The Bride Wore Red bombed with critics and audiences. The New York Times remarked on its “underlying shabbiness,” and the reviewer in the New York Herald Tribune wrote, “The direction of Dorothy Arzner is always interesting and sometimes… is extraordinarily imaginative, but here she has not been able to give a vapid Cinderella pipe dream more than a handsome pictorial front.”
At this moment in their careers, Crawford and Arzner each needed a hit, and so Bride’s flop had an immediate negative impact on both of them. Not long after, Harry Brandt would publish his infamous article in which he dubbed Crawford and a few other stars “Box Office Poison.” Joan eventually clawed her way back, though; her career was revived a few years later when she left MGM for Warner Bros., and in 1945 she won a Best Actress Oscar for Mildred Pierce. The Bride Wore Red’s failure was more of a Hollywood death sentence for Arzner, who’d been carefully avoiding a bomb of this magnitude. As film scholar Charles Higham wrote in his 1975 biography of Christopher Strong lead Katharine Hepburn, “As a woman in a man’s business, [Arzner] dared not have any failures; she would have been ‘let out of the club.’”
And that she was. It would be another three years before the once-prolific Arzner would direct again (the largest gap in her career up until then), and that film, Dance, Girl, Dance, would be the last movie she directed to completion. Arzner made one more film, the 1943 war story First Comes Courage, but by the end of it, she’d be replaced by the silent-film veteran Charles Vidor.
At its most ambitious, Feud is a show trying to dismantle the myth of universal female solidarity — or at least expose the difficulty of that solidarity existing in a pre-feminist patriarchal culture. Arzner’s relationships with her most iconic actresses offer testament to this struggle. Even though Hepburn once remarked of her, “She wore pants. So did I. We had a good time working together,” Arzner scholar Judith Mayne suggests that their egos clashed mightily on the set of Christopher Strong. Similarly, Crawford biographer Bob Thomas wrote, “Joan looked forward to working with a woman director, but by the end of filming, Crawford and Arzner communicated only through written messages.” Still, they maintained a cordial enough relationship throughout the years, so much so that in the 1950s, Crawford persuaded Arzner to briefly come out of retirement and direct a few early commercials for her fourth husband’s company — Pepsi-Cola. It was another thing to call in a favor for her in Hollywood, though; as Crawford got older and her roles got more scarce, to put herself on the line for a female director — experienced or not — was too great a risk for her to take. “I have very few chances left,” Feud’s Crawford explains to the fictional Pauline. “And my last chance is not going to be your first. I hope you understand that.”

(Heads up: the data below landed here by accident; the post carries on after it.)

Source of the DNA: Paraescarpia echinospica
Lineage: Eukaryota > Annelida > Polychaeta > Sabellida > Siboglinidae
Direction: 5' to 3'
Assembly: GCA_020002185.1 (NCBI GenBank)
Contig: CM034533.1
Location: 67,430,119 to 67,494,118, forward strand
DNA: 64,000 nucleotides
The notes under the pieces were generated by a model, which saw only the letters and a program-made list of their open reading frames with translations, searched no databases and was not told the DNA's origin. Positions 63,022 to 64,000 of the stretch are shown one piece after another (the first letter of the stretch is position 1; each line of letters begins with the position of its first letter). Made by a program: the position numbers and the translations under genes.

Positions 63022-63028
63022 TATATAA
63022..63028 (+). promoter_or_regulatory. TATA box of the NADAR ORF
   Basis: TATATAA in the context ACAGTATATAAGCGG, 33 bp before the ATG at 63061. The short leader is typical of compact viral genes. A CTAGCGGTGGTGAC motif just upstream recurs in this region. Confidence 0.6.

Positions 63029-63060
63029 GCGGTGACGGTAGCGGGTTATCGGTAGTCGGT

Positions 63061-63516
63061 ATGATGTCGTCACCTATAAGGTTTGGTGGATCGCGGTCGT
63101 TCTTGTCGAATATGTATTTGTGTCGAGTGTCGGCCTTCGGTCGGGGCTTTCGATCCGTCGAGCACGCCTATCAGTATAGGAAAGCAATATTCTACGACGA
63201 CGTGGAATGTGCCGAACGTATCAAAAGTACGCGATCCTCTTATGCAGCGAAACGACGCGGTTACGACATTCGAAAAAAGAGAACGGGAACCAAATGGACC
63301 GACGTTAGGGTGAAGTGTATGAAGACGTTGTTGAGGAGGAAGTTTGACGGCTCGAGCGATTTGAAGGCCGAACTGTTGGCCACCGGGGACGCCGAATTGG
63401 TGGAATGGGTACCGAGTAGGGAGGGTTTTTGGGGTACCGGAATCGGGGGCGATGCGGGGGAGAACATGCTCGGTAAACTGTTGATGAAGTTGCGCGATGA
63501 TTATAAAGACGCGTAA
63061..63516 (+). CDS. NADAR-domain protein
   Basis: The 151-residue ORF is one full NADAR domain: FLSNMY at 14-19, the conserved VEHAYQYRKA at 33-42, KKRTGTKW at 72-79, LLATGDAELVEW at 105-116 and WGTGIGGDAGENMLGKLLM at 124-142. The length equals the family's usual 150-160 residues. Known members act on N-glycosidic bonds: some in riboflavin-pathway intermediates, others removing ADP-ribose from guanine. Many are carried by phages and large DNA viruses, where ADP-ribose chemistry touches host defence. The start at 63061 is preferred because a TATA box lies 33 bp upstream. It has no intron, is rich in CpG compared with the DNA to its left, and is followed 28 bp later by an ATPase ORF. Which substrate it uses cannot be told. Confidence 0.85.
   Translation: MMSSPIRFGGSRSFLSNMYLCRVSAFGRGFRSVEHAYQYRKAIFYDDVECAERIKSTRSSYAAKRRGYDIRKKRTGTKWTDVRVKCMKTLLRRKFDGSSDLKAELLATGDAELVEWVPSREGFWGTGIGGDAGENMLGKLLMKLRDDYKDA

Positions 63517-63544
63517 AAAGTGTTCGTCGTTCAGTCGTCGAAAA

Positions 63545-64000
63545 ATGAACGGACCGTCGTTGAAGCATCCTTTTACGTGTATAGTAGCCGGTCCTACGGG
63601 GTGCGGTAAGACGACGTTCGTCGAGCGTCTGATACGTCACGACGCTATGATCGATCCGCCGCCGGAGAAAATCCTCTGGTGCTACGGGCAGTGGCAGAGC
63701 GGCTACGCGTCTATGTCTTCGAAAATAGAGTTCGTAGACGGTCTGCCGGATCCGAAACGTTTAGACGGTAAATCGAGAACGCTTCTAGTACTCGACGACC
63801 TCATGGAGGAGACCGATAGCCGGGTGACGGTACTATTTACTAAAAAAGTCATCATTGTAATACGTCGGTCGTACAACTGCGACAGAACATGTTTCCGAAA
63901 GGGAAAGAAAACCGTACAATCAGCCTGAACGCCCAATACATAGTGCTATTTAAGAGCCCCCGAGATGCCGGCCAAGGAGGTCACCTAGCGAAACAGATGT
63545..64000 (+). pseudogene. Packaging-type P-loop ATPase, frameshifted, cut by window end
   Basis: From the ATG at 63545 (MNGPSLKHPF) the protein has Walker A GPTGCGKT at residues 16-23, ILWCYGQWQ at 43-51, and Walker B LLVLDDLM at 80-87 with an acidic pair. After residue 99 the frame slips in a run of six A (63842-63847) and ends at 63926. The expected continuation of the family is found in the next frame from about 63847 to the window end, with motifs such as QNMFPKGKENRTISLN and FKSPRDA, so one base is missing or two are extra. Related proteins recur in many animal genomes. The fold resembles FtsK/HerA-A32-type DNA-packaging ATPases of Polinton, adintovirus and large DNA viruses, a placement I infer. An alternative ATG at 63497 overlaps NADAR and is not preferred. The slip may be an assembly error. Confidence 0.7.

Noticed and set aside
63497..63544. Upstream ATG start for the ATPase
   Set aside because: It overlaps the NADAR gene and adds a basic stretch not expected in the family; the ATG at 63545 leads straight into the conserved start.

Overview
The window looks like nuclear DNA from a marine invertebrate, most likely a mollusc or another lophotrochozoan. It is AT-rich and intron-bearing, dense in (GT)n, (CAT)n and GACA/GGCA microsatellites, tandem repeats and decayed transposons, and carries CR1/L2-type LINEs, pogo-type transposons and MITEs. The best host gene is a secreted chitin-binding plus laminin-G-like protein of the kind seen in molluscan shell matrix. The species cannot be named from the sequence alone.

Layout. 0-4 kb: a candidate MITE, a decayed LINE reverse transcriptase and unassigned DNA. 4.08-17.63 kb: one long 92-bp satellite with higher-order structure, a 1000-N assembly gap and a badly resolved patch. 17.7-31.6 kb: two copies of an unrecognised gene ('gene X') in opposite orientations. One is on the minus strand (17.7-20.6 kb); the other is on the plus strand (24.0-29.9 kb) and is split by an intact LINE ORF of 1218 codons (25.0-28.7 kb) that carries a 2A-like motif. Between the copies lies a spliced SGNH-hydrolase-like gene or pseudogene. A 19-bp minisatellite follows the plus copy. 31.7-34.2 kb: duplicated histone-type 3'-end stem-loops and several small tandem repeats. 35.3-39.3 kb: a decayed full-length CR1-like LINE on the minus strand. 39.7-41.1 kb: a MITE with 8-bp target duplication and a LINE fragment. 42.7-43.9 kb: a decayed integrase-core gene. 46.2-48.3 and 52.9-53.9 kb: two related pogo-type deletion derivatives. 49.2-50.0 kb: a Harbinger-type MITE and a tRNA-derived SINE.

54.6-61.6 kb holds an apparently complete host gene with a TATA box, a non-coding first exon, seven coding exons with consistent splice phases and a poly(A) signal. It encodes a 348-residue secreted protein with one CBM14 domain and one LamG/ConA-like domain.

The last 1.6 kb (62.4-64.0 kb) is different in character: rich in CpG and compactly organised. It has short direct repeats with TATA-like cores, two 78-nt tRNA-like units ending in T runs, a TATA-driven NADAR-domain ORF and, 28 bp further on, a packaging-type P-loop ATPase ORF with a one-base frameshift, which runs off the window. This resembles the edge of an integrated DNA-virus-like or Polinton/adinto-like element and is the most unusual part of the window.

Feud occasionally gets too didactic for its own good, as it did when Pauline sat down with Crawford’s maid Mamacita at the end of the episode. (More proof of the show’s dedication to fact: Crawford really did have a German maid who she, absurdly, called “Mamacita.”) On mornings when Crawford is hungover, Mamacita explains, she takes Crawford’s daughters to the library and passes the time by reading almanacs, atlases, and census reports to educate herself about her new home country. It’s there she’s learned exciting news for the dejected Pauline. “By 1970, there will be 6 million more women than men,” Mamacita explains. “Fifty-two percent of the total population. Do you know what this means? Studios will have obligations to make half of stories about women, by women, and for women. Only makes economic sense. Keep your head up. Your day is coming.”
To end Pauline’s arc there felt like a moment of false optimism. Brighter times were not around the corner; only one woman (Elaine May) would direct any Hollywood studio films between 1966 and 1979. The rosy future Mamacita imagined certainly didn’t come with the next census, and — since Hollywood’s already small percentage of female directors actually declined last year — we’re still far from it. That’s the most infuriating thing about both Arzner’s career and Pauline’s fictitious one: They wouldn’t necessarily have had an easier time eking out a career in Hollywood today. Feud might be an homage to the past, but Pauline’s story, sadly, would have been just as believable if it were set in the present day.